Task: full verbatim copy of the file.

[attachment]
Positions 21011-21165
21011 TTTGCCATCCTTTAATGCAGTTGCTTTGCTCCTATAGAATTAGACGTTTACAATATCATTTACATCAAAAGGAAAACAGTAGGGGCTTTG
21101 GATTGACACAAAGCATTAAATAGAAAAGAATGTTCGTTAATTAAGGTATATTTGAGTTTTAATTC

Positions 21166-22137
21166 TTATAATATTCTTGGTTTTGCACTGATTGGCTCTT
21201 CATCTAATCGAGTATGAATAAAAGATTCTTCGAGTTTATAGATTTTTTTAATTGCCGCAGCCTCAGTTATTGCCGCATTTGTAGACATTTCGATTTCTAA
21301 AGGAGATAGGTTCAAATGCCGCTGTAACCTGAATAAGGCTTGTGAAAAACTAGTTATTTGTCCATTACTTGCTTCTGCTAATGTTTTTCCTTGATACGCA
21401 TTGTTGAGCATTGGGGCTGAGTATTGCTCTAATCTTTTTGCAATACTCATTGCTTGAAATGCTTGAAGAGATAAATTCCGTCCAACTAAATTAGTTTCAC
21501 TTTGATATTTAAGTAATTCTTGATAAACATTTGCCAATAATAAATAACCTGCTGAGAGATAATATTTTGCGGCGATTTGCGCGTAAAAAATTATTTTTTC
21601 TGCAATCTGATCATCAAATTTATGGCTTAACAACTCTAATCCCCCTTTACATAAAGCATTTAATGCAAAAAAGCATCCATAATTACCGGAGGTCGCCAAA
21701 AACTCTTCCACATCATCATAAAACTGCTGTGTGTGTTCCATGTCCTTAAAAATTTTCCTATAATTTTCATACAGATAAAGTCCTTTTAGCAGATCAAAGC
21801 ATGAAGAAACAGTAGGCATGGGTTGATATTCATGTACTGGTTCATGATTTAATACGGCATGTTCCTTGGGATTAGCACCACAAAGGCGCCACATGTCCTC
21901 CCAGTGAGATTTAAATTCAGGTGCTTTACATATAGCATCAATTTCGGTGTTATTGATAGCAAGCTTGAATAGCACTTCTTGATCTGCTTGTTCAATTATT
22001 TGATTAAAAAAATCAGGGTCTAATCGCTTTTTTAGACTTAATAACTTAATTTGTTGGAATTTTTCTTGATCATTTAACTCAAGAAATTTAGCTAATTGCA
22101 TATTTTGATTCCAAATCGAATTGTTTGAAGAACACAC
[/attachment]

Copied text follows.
Positions 21011-21165
21011 TTTGCCATCCTTTAATGCAGTTGCTTTGCTCCTATAGAATTAGACGTTTACAATATCATTTACATCAAAAGGAAAACAGTAGGGGCTTTG
21101 GATTGACACAAAGCATTAAATAGAAAAGAATGTTCGTTAATTAAGGTATATTTGAGTTTTAATTC

Positions 21166-22137
21166 TTATAATATTCTTGGTTTTGCACTGATTGGCTCTT
21201 CATCTAATCGAGTATGAATAAAAGATTCTTCGAGTTTATAGATTTTTTTAATTGCCGCAGCCTCAGTTATTGCCGCATTTGTAGACATTTCGATTTCTAA
21301 AGGAGATAGGTTCAAATGCCGCTGTAACCTGAATAAGGCTTGTGAAAAACTAGTTATTTGTCCATTACTTGCTTCTGCTAATGTTTTTCCTTGATACGCA
21401 TTGTTGAGCATTGGGGCTGAGTATTGCTCTAATCTTTTTGCAATACTCATTGCTTGAAATGCTTGAAGAGATAAATTCCGTCCAACTAAATTAGTTTCAC
21501 TTTGATATTTAAGTAATTCTTGATAAACATTTGCCAATAATAAATAACCTGCTGAGAGATAATATTTTGCGGCGATTTGCGCGTAAAAAATTATTTTTTC
21601 TGCAATCTGATCATCAAATTTATGGCTTAACAACTCTAATCCCCCTTTACATAAAGCATTTAATGCAAAAAAGCATCCATAATTACCGGAGGTCGCCAAA
21701 AACTCTTCCACATCATCATAAAACTGCTGTGTGTGTTCCATGTCCTTAAAAATTTTCCTATAATTTTCATACAGATAAAGTCCTTTTAGCAGATCAAAGC
21801 ATGAAGAAACAGTAGGCATGGGTTGATATTCATGTACTGGTTCATGATTTAATACGGCATGTTCCTTGGGATTAGCACCACAAAGGCGCCACATGTCCTC
21901 CCAGTGAGATTTAAATTCAGGTGCTTTACATATAGCATCAATTTCGGTGTTATTGATAGCAAGCTTGAATAGCACTTCTTGATCTGCTTGTTCAATTATT
22001 TGATTAAAAAAATCAGGGTCTAATCGCTTTTTTAGACTTAATAACTTAATTTGTTGGAATTTTTCTTGATCATTTAACTCAAGAAATTTAGCTAATTGCA
22101 TATTTTGATTCCAAATCGAATTGTTTGAAGAACACAC